He’s a soft-spoken man with a relaxed manner, an open smile and a gentle handshake—the perfect temperament for a developer tackling a landmarked Berkeley building.
But if he wanted to, he could kick your ass.
Besides being the 40-year-old builder who is restoring a Telegraph Avenue mainstay, David Clahan is a master of the martial arts. Before tackling the vacant Gorman Furniture Building, his last project was the Ralph Gracie Jiu-Jitsu Academy at the northeast corner of Ashby Avenue and Sacramento Street.
For the last 11 years, Clahan has been a student of Brazilian-born Gracie, and he’s now an instructor at the new Berkeley academy and the holder of an impressive collection of titles in his own right.
Judging by the experience of other builders, one might think a fighter’s skills would be helpful in dealing with all the potential hurdles, but Clahan says folks have been but nothing but helpful at every turn.
The builder/fighter bought the historic furniture building at the corner of Telegraph Avenue and Parker Street from Ali Kashani, a former affordable housing developer who’s now entered the ranks of for-profit development.
“He warned me again and again when I was buying the property,” said Clahan, “but the landmarks people have been very helpful.”
It was Kashani who sold Clahan the building after abandoning his own plans for the structure.
As work on the venerable wood frame structure at 2599 Telegraph nears completion, Clahan’s already won the praises of Leslie Emmington, the member of the Landmarks Preservation Commission (LPC) who has probably voted “no” on more projects than any of her other fellow commissioners.
Indeed, as Emmington and fellow LPC member reviewed the latest draft of Clahan’s plans outside the building Monday, she was encouraging him to tackle yet another Berkeley landmark-in-the-making a few blocks away.
“You’ve really done a wonderful job,” she told the builder. “It’s really been a pleasure.”
When it’s all done—hopefully in time for the back-to-school housing rush later next month—the J. Gorman & Son Building will be restored to its former glory, though all that remains of the original will be the siding.
Among the restorations he’d bring is the long-vanished “witch’s cap,” the tipi-shaped roof atop the turret over the building’s main entrance at the corner of Telegraph Avenue and Parker Street.
That cheerful architectural fillip was lost in a remodeling, and the restoration will give the building a distinctive Victorian touch.
Also returning will be the long-vanished transom windows over the ground floor windows of the two commercial spaces, adding yet another touch of elegance.
The J. Gorman & Son Building meets both definitions of a landmark. While the official legal status was bestowed in December 2000, Gorman had been a Berkeley cultural landmark since 1876, when Irish immigrant John Gorman opened his furniture and upholstery business.
In 1906 the corner store expanded further north on Telegraph Avenue, and the business remained a Berkeley mainstay through three generations of Gormans until Chuck and Andrea Rosenberg bought the business in 1996.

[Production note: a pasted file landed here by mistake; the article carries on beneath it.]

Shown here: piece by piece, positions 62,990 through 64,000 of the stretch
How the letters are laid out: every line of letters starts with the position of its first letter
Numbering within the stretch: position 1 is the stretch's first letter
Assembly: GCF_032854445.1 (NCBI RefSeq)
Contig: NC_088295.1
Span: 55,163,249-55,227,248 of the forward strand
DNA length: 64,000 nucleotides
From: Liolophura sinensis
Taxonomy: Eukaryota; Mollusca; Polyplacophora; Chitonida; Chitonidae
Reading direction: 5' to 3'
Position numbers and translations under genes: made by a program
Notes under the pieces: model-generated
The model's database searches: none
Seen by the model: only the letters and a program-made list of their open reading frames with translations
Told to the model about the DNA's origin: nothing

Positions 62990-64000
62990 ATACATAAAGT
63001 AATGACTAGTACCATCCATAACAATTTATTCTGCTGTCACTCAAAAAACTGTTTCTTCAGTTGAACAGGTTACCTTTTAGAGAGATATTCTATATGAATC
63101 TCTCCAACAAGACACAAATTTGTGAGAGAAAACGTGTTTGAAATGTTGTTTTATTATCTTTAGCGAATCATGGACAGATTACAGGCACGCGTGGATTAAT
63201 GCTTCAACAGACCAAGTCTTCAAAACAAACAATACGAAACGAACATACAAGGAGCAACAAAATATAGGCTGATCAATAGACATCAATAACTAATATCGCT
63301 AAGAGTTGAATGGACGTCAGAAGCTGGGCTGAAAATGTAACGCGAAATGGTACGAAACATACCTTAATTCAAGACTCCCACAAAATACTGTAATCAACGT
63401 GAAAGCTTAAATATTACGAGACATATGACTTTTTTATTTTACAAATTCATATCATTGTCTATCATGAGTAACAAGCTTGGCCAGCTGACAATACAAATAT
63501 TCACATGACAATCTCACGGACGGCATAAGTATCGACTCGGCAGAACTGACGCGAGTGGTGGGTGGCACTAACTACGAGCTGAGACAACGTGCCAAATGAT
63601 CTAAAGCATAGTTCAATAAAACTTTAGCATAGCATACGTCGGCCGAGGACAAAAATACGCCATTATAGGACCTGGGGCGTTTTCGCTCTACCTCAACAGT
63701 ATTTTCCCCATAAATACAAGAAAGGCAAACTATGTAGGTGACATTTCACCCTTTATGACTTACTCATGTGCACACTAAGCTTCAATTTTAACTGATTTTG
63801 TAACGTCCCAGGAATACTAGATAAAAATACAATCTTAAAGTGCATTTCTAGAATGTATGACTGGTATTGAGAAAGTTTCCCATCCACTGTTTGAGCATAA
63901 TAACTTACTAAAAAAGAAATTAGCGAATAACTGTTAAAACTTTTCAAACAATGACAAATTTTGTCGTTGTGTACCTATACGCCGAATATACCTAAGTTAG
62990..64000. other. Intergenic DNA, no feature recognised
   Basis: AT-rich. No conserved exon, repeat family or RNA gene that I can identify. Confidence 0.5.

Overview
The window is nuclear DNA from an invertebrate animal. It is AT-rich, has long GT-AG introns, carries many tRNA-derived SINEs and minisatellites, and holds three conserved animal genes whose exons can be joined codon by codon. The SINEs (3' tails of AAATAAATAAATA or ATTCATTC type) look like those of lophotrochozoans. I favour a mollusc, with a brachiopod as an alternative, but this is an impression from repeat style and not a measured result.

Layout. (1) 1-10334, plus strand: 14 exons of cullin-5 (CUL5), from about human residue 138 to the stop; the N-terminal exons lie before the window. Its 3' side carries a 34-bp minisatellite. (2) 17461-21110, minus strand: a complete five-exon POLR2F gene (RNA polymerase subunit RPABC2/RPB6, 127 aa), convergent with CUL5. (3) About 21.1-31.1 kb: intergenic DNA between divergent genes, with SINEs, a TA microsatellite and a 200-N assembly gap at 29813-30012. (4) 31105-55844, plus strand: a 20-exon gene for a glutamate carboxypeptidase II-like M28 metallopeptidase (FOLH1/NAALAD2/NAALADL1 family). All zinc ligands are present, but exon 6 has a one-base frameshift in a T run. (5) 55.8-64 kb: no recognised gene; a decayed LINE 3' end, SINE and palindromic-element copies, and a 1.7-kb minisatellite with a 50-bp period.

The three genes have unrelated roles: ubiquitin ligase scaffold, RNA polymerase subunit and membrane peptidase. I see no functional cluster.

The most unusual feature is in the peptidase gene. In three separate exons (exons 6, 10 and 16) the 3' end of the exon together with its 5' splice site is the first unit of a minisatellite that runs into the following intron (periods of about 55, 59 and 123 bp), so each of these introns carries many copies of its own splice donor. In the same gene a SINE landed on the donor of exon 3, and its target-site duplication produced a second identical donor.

The Gormans sold the building itself to Kashani and architect Kava Massih in 2001.
In September 2003, the Rosenbergs moved the furniture business to 3400 Broadway in Oakland, ending a Berkeley run of 127 years.
Kashani and Massih later abandoned their plans for refurbishing the structure.
“I got the impression that the scope of work was beyond their intentions, but because I do a lot of the work myself, I thought I could handle it,” Clahan said. He hired Massih’s architectural firm to draw up plans for the project.
“I loved it from the moment I first saw it. It was like a diamond in the rough, ready to come out. And it really wasn’t so bad, considering some of the projects I’ve handled,” he said.
Clahan was eager to tackle a new project. He’d recently sold one of his earlier projects, and he needed to plow the profits back into a new building or face a sizable capital gains hit.
Besides the complications posed by additional levels of review, the building’s landmark status offered one clear advantage: the chance to use the state Historic Building Code, which eases some rules to allow developers to restore officially designated in a more cost-efficient manner.
Clahan learned the building business from the top down.
“I started out as a roofer, and worked my way into real estate,” he said. He formed his own company, bought and restored some investment properties, selling the company in 1994.
“Every year I try to buy a couple of buildings and work on them,” he said. “I like to move up a level when I do.”
He’s renovated quite a few homes, occupying many of them for a time. He lives in Albany with his spouse and their 12-year-old daughter. Before that he lived in Berkeley.
He has done commercial projects before, but Gorman’s is the biggest structure he’s ever tackled. “It’s not the most complex, though,” he adds.
By the time the last paint has dried and the final finishing touches are in place, the old/new furniture building will offer something perhaps unique in Berkeley—the only apartment building around that offers three- and four-bedroom apartments, two of each, ranging in size from 1,100 to 1,500 square feet each.
And if all goes as planned, they’ll be ready to rent when students and teachers return for the fall semester.
He’s already signed up one tenant for the northernmost of the two commercial space. Krishna Copy will be moving down from another landmark further up the street, the Mrs. Edmund P. King Building at 2501 Telegraph Ave.
For the second space, he envisions a cafe or coffee shop—though doing so would require a zoning change.
Asked just how many projects Clahan has tackled to date, the modest builder says he can only estimate. “This may be number 50,” he said.
“I’m going to take some time off,” he said.Ã